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Information about ase06jpftut

Published on January 4, 2008

Author: Boyce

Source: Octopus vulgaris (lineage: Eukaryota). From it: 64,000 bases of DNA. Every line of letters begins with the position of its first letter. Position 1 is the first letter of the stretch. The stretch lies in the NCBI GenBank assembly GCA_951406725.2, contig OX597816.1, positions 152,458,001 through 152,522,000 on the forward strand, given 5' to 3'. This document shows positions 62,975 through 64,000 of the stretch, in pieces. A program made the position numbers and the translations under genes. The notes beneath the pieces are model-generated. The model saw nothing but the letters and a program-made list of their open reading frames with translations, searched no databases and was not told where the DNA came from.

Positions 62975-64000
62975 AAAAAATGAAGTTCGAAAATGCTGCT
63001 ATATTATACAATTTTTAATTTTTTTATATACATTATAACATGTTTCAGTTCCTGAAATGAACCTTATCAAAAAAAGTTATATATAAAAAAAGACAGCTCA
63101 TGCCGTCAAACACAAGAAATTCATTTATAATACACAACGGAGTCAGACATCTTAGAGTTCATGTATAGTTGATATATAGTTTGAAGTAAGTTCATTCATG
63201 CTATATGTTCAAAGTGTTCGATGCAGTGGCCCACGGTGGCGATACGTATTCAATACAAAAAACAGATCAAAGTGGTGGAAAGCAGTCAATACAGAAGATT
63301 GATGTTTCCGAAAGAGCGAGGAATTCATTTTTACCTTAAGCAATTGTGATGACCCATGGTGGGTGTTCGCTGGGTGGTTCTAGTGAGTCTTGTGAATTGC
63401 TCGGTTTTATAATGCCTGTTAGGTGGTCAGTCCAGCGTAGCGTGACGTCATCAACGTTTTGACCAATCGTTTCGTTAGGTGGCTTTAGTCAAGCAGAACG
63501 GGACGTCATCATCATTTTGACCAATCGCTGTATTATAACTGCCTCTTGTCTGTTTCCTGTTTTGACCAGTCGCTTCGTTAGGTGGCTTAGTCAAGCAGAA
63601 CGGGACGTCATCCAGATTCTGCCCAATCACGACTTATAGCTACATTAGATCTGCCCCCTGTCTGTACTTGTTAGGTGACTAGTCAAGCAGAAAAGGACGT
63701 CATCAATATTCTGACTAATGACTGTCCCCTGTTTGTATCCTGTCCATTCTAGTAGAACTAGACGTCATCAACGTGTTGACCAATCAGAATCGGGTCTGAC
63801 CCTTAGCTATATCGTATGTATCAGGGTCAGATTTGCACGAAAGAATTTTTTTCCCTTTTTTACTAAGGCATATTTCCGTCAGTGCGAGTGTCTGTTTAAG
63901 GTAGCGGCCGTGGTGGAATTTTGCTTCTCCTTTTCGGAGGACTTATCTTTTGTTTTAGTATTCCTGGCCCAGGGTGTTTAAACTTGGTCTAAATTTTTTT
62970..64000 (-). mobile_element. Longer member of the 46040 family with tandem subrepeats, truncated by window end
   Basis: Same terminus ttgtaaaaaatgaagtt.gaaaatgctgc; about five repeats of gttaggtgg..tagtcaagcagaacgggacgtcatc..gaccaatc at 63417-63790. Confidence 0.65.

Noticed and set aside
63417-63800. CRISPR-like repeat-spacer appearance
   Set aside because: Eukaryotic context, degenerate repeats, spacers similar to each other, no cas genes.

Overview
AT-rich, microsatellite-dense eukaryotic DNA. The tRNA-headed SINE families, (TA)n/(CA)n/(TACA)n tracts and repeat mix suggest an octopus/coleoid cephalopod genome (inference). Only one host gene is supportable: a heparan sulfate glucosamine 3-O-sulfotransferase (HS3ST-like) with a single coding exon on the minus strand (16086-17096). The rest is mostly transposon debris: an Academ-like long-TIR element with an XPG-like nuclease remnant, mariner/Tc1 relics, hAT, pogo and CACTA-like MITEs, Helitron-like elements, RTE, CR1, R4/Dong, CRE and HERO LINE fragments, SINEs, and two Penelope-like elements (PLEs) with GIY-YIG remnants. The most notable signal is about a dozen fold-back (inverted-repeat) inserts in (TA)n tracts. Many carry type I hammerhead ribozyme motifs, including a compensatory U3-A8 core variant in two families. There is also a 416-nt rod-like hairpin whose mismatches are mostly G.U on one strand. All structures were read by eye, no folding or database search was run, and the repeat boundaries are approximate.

Model Checking Programs with Java PathFinder:  Model Checking Programs with Java PathFinder Willem Visser <> Peter Mehlitz <> NASA Ames Research Center Motivation:  Motivation 1997 – Deep Space 1 Remote Agent 1999 – Honeywell DEOS IMA O/S Model extraction by hand doesn’t scale Automated Program Model Checking Translation-based model checking is only has good as the target model checker Java to PROMELA translation for SPIN Program Model Checking:  Program Model Checking 10 years ago Almost no one did it 5 years ago Just a handful of tools existed Now BANDERA, BLAST, CBMC, dSPIN, JPF, MAGIC, SLAM, SPIN 4, Verisoft, CMC, ZING, etc. Overview:  Overview What is JPF? A model checker for Java Bytecode Getting Started with JPF Downloading, Installation and Running Examples Part 1 Deadlock in the Remote Agent K9 Rover Internal workings of JPF Model Java Interface Listeners Dynamic Partial-order reductions Choice Generators Extensions Regression tests (JUnit Integration) Examples Part 2 Stoned Hippies in three variations Race Detection Numeric Exceptions Partial Trace Analysis Symbolic Execution How we spent the summer! Abstractions Decision Procedure Extensions User Interface Analysis Java Static Analysis 9h00 – 10h30 11h00 – 13h00 What is Java PathFinder (1):  What is Java PathFinder (1) explicit state model checker for Java bytecode focus is on finding bugs in Java programs concurrency related: deadlocks, (races), missed signals etc. Java runtime related: unhandled exceptions, heap usage, (cycle budgets) but also: complex application specific assertions What is JPF (2):  What is JPF (2) goal is to avoid modeling effort (check the real program), or at least use a real programming language for complex models implies that the main challenge is scalability JPF uses a variety of scalability enhancing mechanisms user extensible state abstraction & matching on-the-fly partial order reduction configurable search strategies: "find the bug before you run out of memory" user definable heuristics (searches, choice generators) key issue is configurable extensibility: overcome scalability constraints with suitable customization (using heuristics) Key Points:  Key Points Models can be infinite state Unbounded objects, threads,… Depth-first state generation (explicit-state) Verification requires abstraction Handle full Java language but only for closed systems cannot directly handle native code no Input/output through GUIs, files, Networks, … Must be modeled by java code instead Allows Nondeterministic Environments JPF traps special nondeterministic methods Checks for User-defined assertions, deadlock and user-specified properties JPF Status:  JPF Status developed at the Robust Software Engineering Group at NASA Ames Research Center currently in it’s fourth development cycle v1: Spin/Promela translator - 1999 v2: backtrackable, state matching JVM - 2000 v3: extension infrastructure (listeners, MJI) - 2004 v4: symbolic execution, choice generators - 4Q 2005 open sourced since 04/2005 under NOSA 1.3 license: <> it’s a first: no NASA system development hosted on public site before 11100 downloads since publication 04/2005 Getting and Installing JPF:  Getting and Installing JPF Getting JPF svn co javapathfinder Compiling JPF Go to the JPF root directory Type build-tools/bin/ant Compiles JPF Adding “run-tests” will also run the regression tests The Eclipse Route Get Eclipse 3.2 Install Subclipse Goto: Help – Software Updates – Find and Install – Select New Features Type the following in the url field: Follow the instructions Create a new SVN project by selecting “Checkout Projects from SVN” Create a new repository for Select trunk It will automatically download and compile in Eclipse Hint If you ever run JPF from outside the JPF project then put a copy of in the build/jpf/gov/nasa/jpf directory – otherwise you’ll get a vm.class error at initialization How To Run JPF:  How To Run JPF generally speaking: like a VM (“java” replacement): > bin/jpf <jpf-options> <test-app main class> BUT: lots of configuration (classes) and parameterization (booleans, integers etc.) JPF is an open system need for flexible, extensible configuration system quite powerful, but can be somewhat confusing JPF Configuration:  JPF Configuration Some Examples:  Some Examples Remote Agent K9 Rover (‘real’ model, size) Remote Agent:  Remote Agent “” Simplified version of the deadlock encountered in the Remote Agent Fixing oldclassic! Or rather trying to fix… K9 Rover:  K9 Rover Executes flexible plans for autonomy branching on state / temporal conditions Multi-threaded system communication through shared variables synchronization through mutexes and condition variables Main functionality: 8KLOC, C++/JAVA commands plans Exec Executive CondChecker Database ActionExec TempChecker Directory Structure:  Directory Structure Under the Hood - Toplevel Structure:  Under the Hood - Toplevel Structure two major concepts: Search and VM Search is the VM driver and Property evaluator VM is the state generator Under the Hood - Search:  Under the Hood - Search Extending JPF - Listeners:  Extending JPF - Listeners preferred way of extending JPF: ‘Listener’ variant of the Observer pattern - keep extensions out of the core classes listeners can subscribe to Search and VM events Extending JPF - SearchListener:  Extending JPF - SearchListener public interface SearchListener {  /* got the next state */   void stateAdvanced (Search search);  /* state was backtracked one step */  void stateBacktracked (Search search);    /* a previously generated state was restored     (can be on a completely different path) */  void stateRestored (Search search);    /* JPF encountered a property violation */   void propertyViolated (Search search);    /* we get this after we enter the search loop, but BEFORE the first forward */   void searchStarted (Search search);    /* there was some contraint hit in the search, we back out could have been turned into a property, but usually is an attribute of the search, not the application */ void searchConstraintHit (Search search);    /* we're done, either with or without a preceeding error */  void searchFinished (Search search); } Extending JPF - VMListener:  Extending JPF - VMListener public interface VMListener {   void instructionExecuted (JVM vm); // VM has executed next instruction   void threadStarted (JVM vm); // new Thread entered run() method     void threadTerminated (JVM vm); // Thread exited run() method     void classLoaded (JVM vm); // new class was loaded     void objectCreated (JVM vm); // new object was created     void objectReleased (JVM vm); // object was garbage collected     void gcBegin (JVM vm); // garbage collection mark phase started     void gcEnd (JVM vm); // garbage collection sweep phase terminated     void exceptionThrown (JVM vm); // exception was thrown   void nextChoice (JVM vm); // choice generator returned new value } Extending JPF - Listener Example:  Extending JPF - Listener Example public class HeapTracker extends GenericProperty implements VMListener, SearchListener { class PathStat { .. int heapSize = 0; .. } // helper to store additional state info PathStat stat = new PathStat(); Stack pathStats = new Stack(); public boolean check (JVM vm, Object arg) { // GenericProperty return (stat.heapSize <= maxHeapSizeLimit); } public void stateAdvanced (Search search) { // SearchListener if (search.isNewState()) {.. pathStats.push(stat); stat = (PathStat)stat.clone(); .. } public void stateBacktracked (Search search) { // SearchListener .. if (!pathStats.isEmpty()) stat = (PathStat) pathStats.pop(); } public void objectCreated (JVM vm) {.. // VMListener ElementInfo ei = vm.getLastElementInfo(); ..stat.heapSize += ei.getHeapSize(); .. } public void objectReleased (JVM vm) { // VMListener ElementInfo ei = vm.getLastElementInfo(); ..stat.heapSize -= ei.getHeapSize(); .. } ... } Extending JPF - Listener Configuration:  Extending JPF - Listener Configuration listeners are usually configured, not hard coded per configuration file: search.listener = MySearchListener vm.listener = MyVMListener jpf.listener = MyCombinedListener:MySecondListener... per command line: jpf ... +jpf.listener=MyCombinedListener ... hard coded: MyListener listener= new MyListener(..); .. Config config = JPF.createConfig( args); JPF jpf = new JPF( config); jpf. addSearchListener (listener); jpf. addVMListener ( listener);; .. Going Native - Model Java Interface:  Going Native - Model Java Interface JPF is a state-tracking JVM, running on top of a general JVM Java Native Interface (JNI) analogy: “execute one level lower” Model Java Interface (MJI): execute in the host VM that runs JPF itself MJI - Why?:  MJI - Why? one obvious reason: running native Java methods in JPF (otherwise we couldn’t run apps using standard libraries, which have lots of native methods) specific use of native methods: interface library methods to JPF runtime system (e.g. java.lang.Thread -> ThreadInfo) enables usage of specialized verification API in app, interfacing to JPF functionality: int input = gov.nasa.jpf.jvm.Verify.randomInt(10); but also useful for scalability reasons native methods can save state space native methods are executed atomically native methods execute much faster example: MJI - Components:  MJI - Components Model class: has native method declaration, executed by JPF NativePeer class: native method implementation, executed by JVM MJIEnv: native method calling context (to get back to JPF) MJI - How:  MJI - How MJI - Example:  MJI - Example application calls method to intercept .. System.out.println(“a message”); model class declares the method we want to intercept (doesn’t have to be native), is executed by JPF public class PrintStream .. { .. public void println (String s) {..} // usually native method } native peer has the method implementation that gets executed by host VM (not simulated by JPF) class JPF_java_io_PrintStream { .. public static void println__Ljava_lang_String_2 (MJIEnv env,int objRef, int strRef) { env.getVM().println(env.getStringObject(strRef)); } } 0: getstatic #2 3: ldc #3 5: invokevirtual #4 Scalability - Partial Order Reduction:  Scalability - Partial Order Reduction concurrency is major contributor to state space explosion reduction of thread interleavings is paramount for scalability JPF employs on-the-fly Partial Order Reduction mechanism leveled approach that makes use of JVM instruction set and infrastructure (memory management) completely at runtime (on-the-fly) POR - Scheduling Relevance:  POR - Scheduling Relevance POR - Shared Objects:  POR - Shared Objects to detect races, we have to identify read/write access to objects that are visible from different threads expensive operation, BUT: can piggyback on garbage collection two phase approach: mark root set with thread id (statics are shared by default) traverse marked objects - if another thread id is reached, mark as shared problem: GC based on reachability, not accessibility -> need to break on certain fields (>ThreadGroup.threads) Choice Generator Motivation:  Choice Generator Motivation JPF Perspective:  JPF Perspective State consists of 2 main components, the state of the JVM and the current and next choice Generator (i.e. the objects encapsulating the choice enumeration that produces new transitions) Transition is the sequence of instructions that leads from one state. There is no context within a transition, it's all in the same thread. There can be multiple transitions leading out of one state Choice is what starts a new transition. This can be a different thread, i.e. scheduling choice, or different “random” data value. Role of Choices:  Role of Choices In other words, possible existence of Choices is what terminates the last Transition, and selection of a Choice value precedes the next Transition. The first condition corresponds to creating a new ChoiceGenerator, and letting the SystemState know about it. The second condition means to query the next choice value from this ChoiceGenerator (either internally within the JVM, or in an instruction or native method). Extensions:  Extensions JPF was built to be extended Architecture is such that the core classes can be left alone when doing an extension Add code to the “extensions” directory that follows the same layout as the core classes Numeric Extension to check for errors such as Overflow Most of this extension was provided by Aleksandar Milicevic and Sasa Misailovic from UIUC Regression Tests with JUnit:  Regression Tests with JUnit JUnit Example:  JUnit Example package; import org.junit.Test; import org.junit.runner.JUnitCore; import gov.nasa.jpf.jvm.TestJPF; public class TestOldClassicJPF extends TestJPF { static final String TEST_CLASS = ""; public static void main (String[] args) { JUnitCore.main(""); } @Test public void testDFSearch () { String[] args = { TEST_CLASS }; runJPFDeadlock(args); } @Test public void testBFSHeuristic () { String[] args = { "", "", TEST_CLASS }; runJPFDeadlock(args); } } TestJPF:  TestJPF Extends junit.Assert Interface methods runJPFDeadlock(args) Expects a deadlock runJPFassertionError(args) Expects an assertion violation runJPFnoAssertionError(args) Don’t want to see an assertion violation runJPFException(args) Expects an exception runJPFnoException(args) Don‘t want to see an exception More Examples:  More Examples Stoned Hippies Regular version Using MJI Using a Listener Race Detection A more sophisticated use of a Listener Numeric Extensions With Junit integration Partial Trace Analysis Recording a path and then re-analyze from the end of the path Stoned Hippies:  Stoned Hippies Germany Netherlands Stoned Hippies:  Stoned Hippies Germany Netherlands 2 Stoned Hippies:  Stoned Hippies Germany Netherlands 3 Stoned Hippies:  Stoned Hippies Germany Netherlands 8 Stoned Hippies:  Stoned Hippies Germany Netherlands 19 Symbolic Execution:  Symbolic Execution Explicit-state model checking cannot handle large data domains Want to generate test cases for systems that manipulate complex data structures Collaborators Corina Pasareanu Sarfraz Khurshid Saswat Anand Concrete Execution Path (example):  Concrete Execution Path (example) x = 1, y = 0 1 >? 0 x = 1 + 0 = 1 y = 1 – 0 = 1 x = 1 – 1 = 0 0 – 1 >? 0 int x, y; if (x > y) { x = x + y; y = x – y; x = x – y; if (x – y > 0) assert(false); } Symbolic Execution Tree (example):  Symbolic Execution Tree (example) x = X, y = Y int x, y; if (x > y) { x = x + y; y = x – y; x = x – y; if (x – y > 0) assert(false); } Example:  Example class Node { int elem; Node next; Node swapNode() { if (next != null) if (elem > next.elem) { Node t = next; next =; = this; return t; } return this; } } Challenges in Generalizing Symbolic Execution:  Challenges in Generalizing Symbolic Execution how to handle fields in dynamic structures? how to handle aliasing? how to generate tests? satisfy criteria satisfy precondition are inequivalent Generalized Symbolic Execution:  Generalized Symbolic Execution model checker generates and explores “symbolic” execution tree non-determinism handles aliasing explore different heap configurations explicitly concurrency off-the-shelf decision procedures check path conditions lazy initialization initializes program’s inputs on an “as-needed” basis no a priori bound on input sizes preconditions to initialize inputs only with valid values Algorithm (lazy initialization):  Algorithm (lazy initialization) to symbolically execute a method create input objects with uninitialized fields execute! follow mainly Java semantics initialize fields “as-required” add constraints to path condition Algorithm (aliasing):  Algorithm (aliasing) when method execution accesses field f if (f is uninitialized) { if (f is reference field of type T) { non-deterministically initialize f to  null  a new object of class T (with uninitialized fields)  an object created during prior field initialization (alias) } if (f is numeric/string field) initialize f to a new symbolic value } Algorithm (illustration):  Algorithm (illustration) consider executing next =; Implementation via Instrumentation:  program instrumentation counterexample(s)/test suite [heap+constraint+thread scheduling] Implementation via Instrumentation model checking decision procedure instrumented program correctness specification continue/ backtrack state: original program Testing with Symbolic Execution:  Testing with Symbolic Execution Focus on programs that manipulate complex data Java container classes, e.g. java.util.TreeMap Black box test input generation Using structural invariants Using API calls With symbolic data, i.e. kind-of gray-box White box Completely symbolic execution over structures Red-Black Trees:  Red-Black Trees (1) The root is BLACK (2) Red nodes can only have black children (3) All paths from a node to its leaves contain the same number of black nodes. Self-balancing Binary Search Trees Java TreeMap Implementation (4) Acyclic (5) Consistent Parents repOk(): conditions (1)-(5) repOk() Fragment:  repOk() Fragment boolean repOk(Entry e) { // root has no parent, root is black,… // RedHasOnlyBlackChildren workList = new LinkedList(); workList.add(e); while (!workList.isEmpty()) { Entry current=(Entry)workList.removeFirst(); Entry cl = current.left; Entry cr = current.right; if (current.color == RED) { if(cl != null && cl.color == RED) return false; if(cr != null && cr.color == RED) return false; } if (cl != null) workList.add(cl); if (cr != null) workList.add(cr); } // equal number of black nodes on left and right sub-tree… return true; } Black-box TIG Symbolic Execution :  Black-box TIG Symbolic Execution Symbolic execution of repOk() Generate new structures only when repOk() returns true Limit the size of the structures generated Only correct structures will be generated repOk() returns true after all nodes in the tree have been visited, hence they must all be concrete symbolic (partial) structures can fail repOk() Similar to Korat Not based on symbolic execution Cannot deal with constraints on primitive data Korat uses custom algorithms and is much faster Symbolic Execution of repOk() Example:  Symbolic Execution of repOk() Example public static boolean repOk() { if (root == null) return true; if (root.color == RED) return false; … White-box TIG Symbolic Execution:  White-box TIG Symbolic Execution Consider code coverage criterion when generating test inputs Use repOk() as a precondition during symbolic execution of source code repOk() x 2 abstract and concrete:  repOk() x 2 abstract and concrete Symbolic Execution of Code During Lazy Initialization check Abstract repOk() When coverage is achieved, solve the symbolic constraints to create concrete inputs Concretize inputs by symbolic execution of Concrete repOk() over symbolic structures - as with Black-box TIG - Abstract repOk():  Abstract repOk() Eliminate symbolic structures that cannot be converted to a concrete structure that satisfy repOk() Can accept symbolic structures that could lead to illegal concrete structures, i.e. it is conservative Abstract RepOk() can return TRUE, FALSE or Don’t Know if FALSE, eliminate structure if TRUE or Don’t Know, continue ... Example: (2) Red nodes have only black children. FALSE TRUE Don’t Know White-box TIG: cover branches in deleteEntry(Entry p):  White-box TIG: cover branches in deleteEntry(Entry p) /* precondition: p.repOk() */ private void deleteEntry(Entry p) { if (p.left != null && p.right != null) { Entry s = successor(p); swapPosition(s, p); } Entry replacement = (p.left != null ? p.left : p.right); if (replacement != null) { replacement.parent = p.parent; if (p.parent == null) root = replacement; else if (p == p.parent.left) { p.parent.left = replacement; } else p.parent.right = replacement; p.left = p.right = p.parent = null; if (p.color == BLACK) fixAfterDeletion(replacement); ... Symbolic Execution for white-box TIG:  Symbolic Execution for white-box TIG API Based Testing:  API Based Testing SUT ENV (m,n) m is the seq. length of API calls & n is the number of values used in the parameters of the calls API … put(v) del(v) Evaluate different techniques for selecting test-cases from ENV(m,n) to obtain maximum coverage Framework:  Framework SUT with minor instrumentation ENV TestListener Abstraction Mapping + State Storage Coverage Manager JPF Environment Skeleton:  Environment Skeleton M : sequence length N : parameter values A : abstraction used for (int i = 0; i < M; i++) { int x = Verify.random(N - 1); switch (Verify.random(1)) { case 0: put(x); break; case 1: remove(x); break; } } Verify.ignoreIf(checkStateMatch()); Symbolic Environment Skeleton:  Symbolic Environment Skeleton M : sequence length A : abstraction used for (int i = 0; i < M; i++) { SymbolicInteger x = new SymbolicInteger(“X“+i); switch (Verify.random(1)) { case 0: put(x); break; case 1: remove(x); break; } } Verify.ignoreIf(checkStateMatch()); Sample Output:  Sample Output Test case number 77 for '15,L+R+P-REDroot': put(0);put(4);put(5);put(1);put(2);put(3);remove(4); Unique ID for the test Branch Number Predicate Values Test-case to achieve above coverage Test case number 7 for '32,L-R-P+RED': X2(0) == X1(0) && X2(0) < X0(1) && X1(0) < X0(1) put(X0);put(X1);remove(X2); Test case number 7 for '32,L-R-P+RED': put(1);put(0);remove(0); Concrete Symbolic Path Condition with solutions Symbolic TC Subsumption Checking:  Subsumption Checking x1 x2 x3 x4 x5 + x1 > x2 & x2 > x3 & x2 < x4 & x5 > x1 x1 x2 x3 x4 x5 + x1 > x2 & x2 > x3 & x2 < x4 & x5 > x1 If only it was this simple! Existential Elimination:  Existential Elimination x1 x2 x3 x4 x5 PC s1 < s2 & s4 > s3 & s4 < s1 & s4 < s5 & s7 < s2 & s7 > s1 s1 s4 s2 s3 s5 +  s1,s2,s3,s4,s5 such that x1 = s1 & x2 = s4 & x3 = s3 & x4 = s5 & x5 = s2 & PC x1 > x2 & x2 > x3 & x2 < x4 & x5 > x1 Results from ISSTA 2006 Paper:  Results from ISSTA 2006 Paper We compared the following techniques (1st 3 are exhaustive; last 2 lossy) Traditional Model Checking Model Checking using Symmetry Reductions Symbolic Execution Model Checking using Abstract Matching on the shape of the containers Random Testing Using the following container classes Binary Tree Fibonacci Heap Binomial Heap Tree Map In how well they achieve Statement coverage Predicate coverage As we increase the length of the sequence of API calls For the concrete cases we also increase the number of parameters to be the same as the API calls We found the following general result Traditional Model Checking failed on all but the most trivial tasks (i.e. statement coverage) Model Checking with Symmetry reductions worked much better here (scaled to much larger sequence lengths) Symbolic Execution worked the best of the Exhaustive techniques (got optimal coverage in a number of cases) – in one case one needed a sequence length of 14 calls to obtain branch coverage and symbolic execution could do it Lossy techniques could obtain optimal Predicate coverage Shape abstractions worked better than random selection but only just See examples/issta2006 folder under the SVN repository to reproduce the experiments Symbolic Execution Demo:  Symbolic Execution Demo Start by Running Saswat Anand’s symbolic instrumenter on the File Then run it through JPF using symbolic execution We will use CVC-Lite as a decision since it is the only decision procedure that currently compiles under Windows! JPF Symbolic Execution - BEFORE:  JPF Symbolic Execution - BEFORE Omega Interface Formula satisfiable/unsatisfiable Omega Java Version JPF JPF Symbolic Execution - NOW:  JPF Symbolic Execution - NOW Generic Decision Procedure Interface Formula satisfiable/unsatisfiable Omega Maryland JPF CVCLite Stanford Yices SRI STP Stanford Collaborator Saswat Anand Communication Methods:  Communication Methods Issue JPF and the Interface code is in Java Decision procedures are not in Java, mainly C/C++ code Various different ways of communication Native Using JNI to call the code directly Pipe Start a process and pipe the formulas and results back and forth Files Same as Pipe but now use files as communication method Optimization using Tables:  Optimization using Tables JPF State Path Condition: X > Y & Z > X & … JPF State Path Condition: pc100 Outside JPF Table of PCs – … X > Y Z > X X >Y & Z > X & … 45 46 100 … … Optimization – Run DPs incrementally:  Optimization – Run DPs incrementally Some decision procedures support running in a incremental mode where you do not have to send the whole formula at a time but just what was added and/or removed. CVCLite Yices Decision Procedure Options:  Decision Procedure Options +symbolic.dp= omega.file omega.pipe omega.native …inc - with table optimization yices.native yices.native.incsolve …incsolve - Table optimization and incremental solving cvcl.file cvcl.pipe cvcl.native cvcl.native.incsolve stp.native If using File or Pipe one must also set Symbolic.<name>.exe to the executable binary for the DP For the rest one must set LD_LIBRARY_PATH to where the DP libraries are stored Extensions/symbolic/CSRC Currently everything works under Linux and only CVCLite under Windows Symbolic.cvclite.exe = cvclite.exe must be set with CVClite.exe in the Path Results TCAS:  Results TCAS Results TreeMap:  Results TreeMap STP took > 1 hour State Matching in JPF:  State Matching in JPF VM State Matchable + Restorable Stored State (hashed) Matchable compression Collaborator Peter Dillinger Old Architecture:  Old Architecture StateSet int[] bool New Architecture:  New Architecture VM/Search DefaultBacktracker VM bool int[] Old Scheme in the New Architecture:  Old Scheme in the New Architecture VM/Search DefaultBacktracker FullStateSet int[] set bool int[] Collapsing (de)Serializer int[] New Architecture:  New Architecture VM/Search CollapsingRestorer FilteringSerializer DefaultBacktracker VM bool int[] objects This is the default setting for JPF at the moment: vm.backtracker.class = gov.nasa.jpf.jvm.DefaultBacktracker vm.restorer.class = gov.nasa.jpf.jvm.CollapsingRestorer vm.serializer.class = gov.nasa.jpf.filter.FilteringSerializer = gov.nasa.jpf.jvm.JenkinsStateSet FilteringSerializer :  FilteringSerializer By default captures the fundamental VM state i.e. with all known unnecessary information removed Can also ignore fields based on annotations @FilterField(condition="foo") static int mods = 0; Filters the field if the condition is true, the condition statement is optional Does garbage collection after erasing/filtering fields Does heap canonicalization to give (heap) symmetry reductions By default it eliminates fields like “modCount” from the java.util classes Otherwise even the most trivial example will have an infinite state space See the demo Can easily specify shape abstractions by filtering out all non-reference fields from an object This will allow automatically doing the ISSTA 2006 shape abstraction New Architecture Revisited - Abstraction:  New Architecture Revisited - Abstraction VM/Search CollapsingRestorer AbstractingSerializer DefaultBacktracker VM bool int[] objects This is the setting for the above configuration: vm.backtracker.class = gov.nasa.jpf.jvm.DefaultBacktracker vm.restorer.class = gov.nasa.jpf.jvm.CollapsingRestorer vm.serializer.class = gov.nasa.jpf.abstraction.abstractingSerializer = gov.nasa.jpf.jvm.JenkinsStateSet AbstractingSerializer:  AbstractingSerializer First does FilteringSerializer Also gives the ability to specify abstractions that are not just deleting part of the state (what FilteringSerializer does) The parts of the VM state is converted to an abstract state graph node Graph based abstractions can then be performed Other examples include Rounding floating point to the nearest 0.001 Include only difference of two variables Ignore ordering of values Adds support for sets modulo permutations, which is currently only used for specifying the set of threads i.e. this now gives thread symmetry reductions Examples:  Examples K9 revisited Filtering visits many less states Abstraction doesn’t give anything here since there is no thread symmetry to exploit ModCount example Infinite state without filtering Dining Philosophers Regular setup cannot go beyond 5 philosophers Abstraction is better than Filtering here, but takes longer There is a lot of thread symmetries here to exploit Filtering Fields Show the effect of removing fields through annotations User-Interface Model Checking:  User-Interface Model Checking Extension to JPF to deal with UIs directly See extensions/ui directory Deals with swing and awt New JPF front-end for querying a UI to find its structure Allows the scripting of nondeterministic executions using the structure of the UI Very simple language right now but will be extended in the future This is work in progress, but it has been able to find a serious problem in a prototype launch sequencer to be used in the launch vehicle for the ARES project (going back to the Moon and on to Mars) TestMe demo Run TestMe by itself and see if you can find a bug! Then run UIInspector on it: JPF finds the bug Replays it on the real UI for TestMe Collaborator Peter Mehlitz Something Completely Different:  Something Completely Different Well, maybe not completely… We developed a new static analysis tool for Java over the summer Aaron Tomb (USC) did all the hard work Problem we were addressing Static analyzers for finding defects are now popular tools, even commercial successes Coverity and KlockWork to name two But once they find a possible how do you know it is a real bug When we find a possible bug we want an input that will lead us to the bug Existing tools didn’t give us a hook into the internals to allow enough information to create such an input We developed a new tool based on symbolic execution to do it Hooked it into SOOT Used CVCLite as a decision procedure Once a constraint on the inputs is found that leads to a possible bug, we solve the constraints with POOC and run the code with those inputs Highly customizable Allows intra- or inter-procedural analysis Heuristics for finding array bounds exceptions Etc. Again work in progress, but has found real NASA bugs! Collaborator Aaron Tomb